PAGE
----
It’s official: Tears For Fears are back with The Tipping Point, their first new album in more than 17 years.
The duo have just dropped a new single, Break The Man, ahead of the LP, released by Concord on February 22. In October 2021, the pair released the first single and title track, The Tipping Point.
A limited edition Blu-ray of The Tipping Point features a Dolby Atmos mix from Steven Wilson, who in the past created surround mixes for the Tears For Fears classics Songs From The Big Chair and The Seeds of Love. Tears For Fears are signed to BMG for music publishing.
A UK tour is confirmed for July 2022 with special guest Alison Moyet.
Here, Tears For Fears co-founder Roland Orzabal explains how their new record captures the group finding hope again after years of turmoil...
Was there ever a time when you thought there might not be a new Tears For Fears record?
“It was always in the balance. We’d forged an album, back in 2016, and Universal – who had our catalogue – said, ‘We love this, we’d like to take two tracks and put out a greatest hits album’. The Greatest Hits came out, Rule The World, and it did very well. But we were left with a depleted album – once we’d taken those tracks off, we realised it wasn’t good enough. This coincided with a dark period of my life. I was having a lot of personal problems with my late wife who was becoming more and more ill with mental illness and alcoholism [Caroline Orzabal passed away in 2017]. So we dropped the ball for a little while. We went back to touring, and Curt [Smith, Tears For Fears co-founder] and my relationship got stressed beyond anything natural. We stopped communicating.”
“Things started to look up. I did therapy, grief counselling and a couple of rehabs, met a new woman, and my general demeanour and approach to life started to brighten up. I sat down with Curt at the beginning of 2020 when he had one foot in the door and one foot out the door. We sat in his house and, for the first time in decades, wrote a song together and, by the end of 2020, we listened to the whole thing and went, ‘Wow’. Thank God we didn’t release anything in 2016 because this is the best of the two albums merged together. What’s most important is the narrative of going through dark times and coming out of dark times, as opposed to the narrative of just going through dark times.”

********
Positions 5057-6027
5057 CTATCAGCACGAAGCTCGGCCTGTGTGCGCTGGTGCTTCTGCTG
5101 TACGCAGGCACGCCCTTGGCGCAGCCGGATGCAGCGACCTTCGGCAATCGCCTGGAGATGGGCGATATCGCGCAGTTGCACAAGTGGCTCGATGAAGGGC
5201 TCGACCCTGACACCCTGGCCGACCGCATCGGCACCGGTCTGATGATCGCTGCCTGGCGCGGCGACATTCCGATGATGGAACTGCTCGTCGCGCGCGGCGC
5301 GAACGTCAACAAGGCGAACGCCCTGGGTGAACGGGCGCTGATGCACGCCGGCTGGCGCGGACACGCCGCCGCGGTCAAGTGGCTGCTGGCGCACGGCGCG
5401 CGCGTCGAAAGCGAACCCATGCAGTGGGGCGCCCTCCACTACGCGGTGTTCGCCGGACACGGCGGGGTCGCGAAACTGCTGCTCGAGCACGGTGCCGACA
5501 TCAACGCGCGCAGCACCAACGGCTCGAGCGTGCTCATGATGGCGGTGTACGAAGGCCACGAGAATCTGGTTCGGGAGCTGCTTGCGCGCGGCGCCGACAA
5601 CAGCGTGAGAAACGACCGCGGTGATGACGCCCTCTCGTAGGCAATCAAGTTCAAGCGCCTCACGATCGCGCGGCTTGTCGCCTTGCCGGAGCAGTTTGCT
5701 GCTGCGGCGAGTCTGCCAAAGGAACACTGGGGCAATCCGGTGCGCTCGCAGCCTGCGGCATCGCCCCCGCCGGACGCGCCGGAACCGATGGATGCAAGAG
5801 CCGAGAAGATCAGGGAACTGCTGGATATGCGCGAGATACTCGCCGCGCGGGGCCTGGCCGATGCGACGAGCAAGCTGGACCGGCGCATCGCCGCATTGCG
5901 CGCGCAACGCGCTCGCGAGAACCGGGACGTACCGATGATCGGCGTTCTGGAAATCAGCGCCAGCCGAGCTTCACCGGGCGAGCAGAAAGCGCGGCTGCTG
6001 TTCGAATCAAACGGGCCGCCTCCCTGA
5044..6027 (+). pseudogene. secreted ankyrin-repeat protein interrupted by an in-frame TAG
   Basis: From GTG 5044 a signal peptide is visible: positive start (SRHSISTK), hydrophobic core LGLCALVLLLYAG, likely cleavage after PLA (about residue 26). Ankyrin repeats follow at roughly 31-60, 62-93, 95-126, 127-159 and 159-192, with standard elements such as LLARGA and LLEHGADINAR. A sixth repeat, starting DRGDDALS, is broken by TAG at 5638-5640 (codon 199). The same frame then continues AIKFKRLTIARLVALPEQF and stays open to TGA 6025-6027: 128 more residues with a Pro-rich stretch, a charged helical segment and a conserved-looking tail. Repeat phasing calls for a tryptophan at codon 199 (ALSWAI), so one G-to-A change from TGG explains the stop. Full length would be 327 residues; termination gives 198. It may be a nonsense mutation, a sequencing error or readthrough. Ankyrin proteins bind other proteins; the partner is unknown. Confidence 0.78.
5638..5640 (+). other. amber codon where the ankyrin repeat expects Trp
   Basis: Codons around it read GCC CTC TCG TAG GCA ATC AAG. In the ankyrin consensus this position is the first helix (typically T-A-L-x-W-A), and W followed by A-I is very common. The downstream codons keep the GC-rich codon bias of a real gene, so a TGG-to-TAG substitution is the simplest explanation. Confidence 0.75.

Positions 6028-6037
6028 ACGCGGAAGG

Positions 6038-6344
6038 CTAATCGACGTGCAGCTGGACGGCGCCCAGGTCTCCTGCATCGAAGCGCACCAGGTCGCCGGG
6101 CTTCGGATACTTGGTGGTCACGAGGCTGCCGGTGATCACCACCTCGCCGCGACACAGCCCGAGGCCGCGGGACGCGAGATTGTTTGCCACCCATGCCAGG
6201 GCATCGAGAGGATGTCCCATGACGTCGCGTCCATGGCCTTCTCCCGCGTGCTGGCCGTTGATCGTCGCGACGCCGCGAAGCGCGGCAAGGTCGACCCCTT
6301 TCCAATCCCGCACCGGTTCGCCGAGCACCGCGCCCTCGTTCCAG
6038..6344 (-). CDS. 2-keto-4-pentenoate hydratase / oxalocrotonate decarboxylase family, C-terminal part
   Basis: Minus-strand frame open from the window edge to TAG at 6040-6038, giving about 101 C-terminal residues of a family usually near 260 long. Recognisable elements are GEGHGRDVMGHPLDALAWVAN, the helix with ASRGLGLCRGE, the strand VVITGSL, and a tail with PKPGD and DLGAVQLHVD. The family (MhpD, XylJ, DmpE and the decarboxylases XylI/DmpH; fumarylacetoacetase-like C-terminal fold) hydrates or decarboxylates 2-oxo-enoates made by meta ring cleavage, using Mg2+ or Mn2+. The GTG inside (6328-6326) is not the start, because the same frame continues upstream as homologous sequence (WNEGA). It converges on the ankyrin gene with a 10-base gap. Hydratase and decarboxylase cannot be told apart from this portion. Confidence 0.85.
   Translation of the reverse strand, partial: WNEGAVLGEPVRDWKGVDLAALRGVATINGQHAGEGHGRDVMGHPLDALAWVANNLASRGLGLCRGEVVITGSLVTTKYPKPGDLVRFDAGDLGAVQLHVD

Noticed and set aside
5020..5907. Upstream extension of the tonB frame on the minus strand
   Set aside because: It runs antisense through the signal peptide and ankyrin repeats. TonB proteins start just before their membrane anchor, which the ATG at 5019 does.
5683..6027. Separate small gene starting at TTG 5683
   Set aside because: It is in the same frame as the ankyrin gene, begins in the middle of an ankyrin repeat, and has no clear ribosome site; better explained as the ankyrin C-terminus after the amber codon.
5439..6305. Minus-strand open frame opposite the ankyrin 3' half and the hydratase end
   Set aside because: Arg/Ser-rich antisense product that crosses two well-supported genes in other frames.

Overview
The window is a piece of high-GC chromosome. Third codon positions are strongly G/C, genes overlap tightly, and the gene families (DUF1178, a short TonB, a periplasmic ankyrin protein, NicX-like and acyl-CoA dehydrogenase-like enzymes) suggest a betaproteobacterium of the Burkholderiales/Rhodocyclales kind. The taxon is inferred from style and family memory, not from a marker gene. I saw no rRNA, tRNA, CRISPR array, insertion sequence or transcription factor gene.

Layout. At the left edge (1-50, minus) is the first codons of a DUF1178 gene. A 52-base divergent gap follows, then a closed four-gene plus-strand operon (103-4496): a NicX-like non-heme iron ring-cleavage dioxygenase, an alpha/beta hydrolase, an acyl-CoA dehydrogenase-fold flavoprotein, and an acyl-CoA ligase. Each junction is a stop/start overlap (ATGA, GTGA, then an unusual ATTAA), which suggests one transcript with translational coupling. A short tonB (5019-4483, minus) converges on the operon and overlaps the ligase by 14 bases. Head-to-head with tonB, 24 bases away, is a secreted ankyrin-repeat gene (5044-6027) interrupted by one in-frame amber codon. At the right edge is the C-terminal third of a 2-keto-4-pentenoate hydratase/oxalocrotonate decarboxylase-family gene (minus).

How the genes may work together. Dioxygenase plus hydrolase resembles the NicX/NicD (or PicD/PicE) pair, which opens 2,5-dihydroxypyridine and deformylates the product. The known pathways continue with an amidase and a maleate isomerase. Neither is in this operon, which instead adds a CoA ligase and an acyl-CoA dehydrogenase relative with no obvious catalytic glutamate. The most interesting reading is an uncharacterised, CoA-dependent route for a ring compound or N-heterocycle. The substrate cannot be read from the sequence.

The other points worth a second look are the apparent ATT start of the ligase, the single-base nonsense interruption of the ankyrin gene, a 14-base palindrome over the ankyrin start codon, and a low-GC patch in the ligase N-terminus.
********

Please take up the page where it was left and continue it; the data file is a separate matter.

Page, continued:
What made you partner up with Concord to release The Tipping Point?
“We’d been out of contract for pretty much 20 years, on and off. Although we’ve had huge hits, the music industry is youth orientated, so it’s not easy. When we shopped this album, there were people who wanted to sign it – big majors – but you then look at the contract, and you’re like, ‘That’s the contract you offered us when we were 18.’ We’re a bit wiser than that, we’re not struggling musicians anymore. You want to be with people that respect what you do, who are more, ‘share the spoils’. When we found Concord, they seemed far more enthusiastic about the whole thing. We’re really very much starting off like new again. Fingers crossed, something will resonate on a big scale. If it doesn’t, there are still going to be a lot of very happy fans.”
Interview by Paul Stokes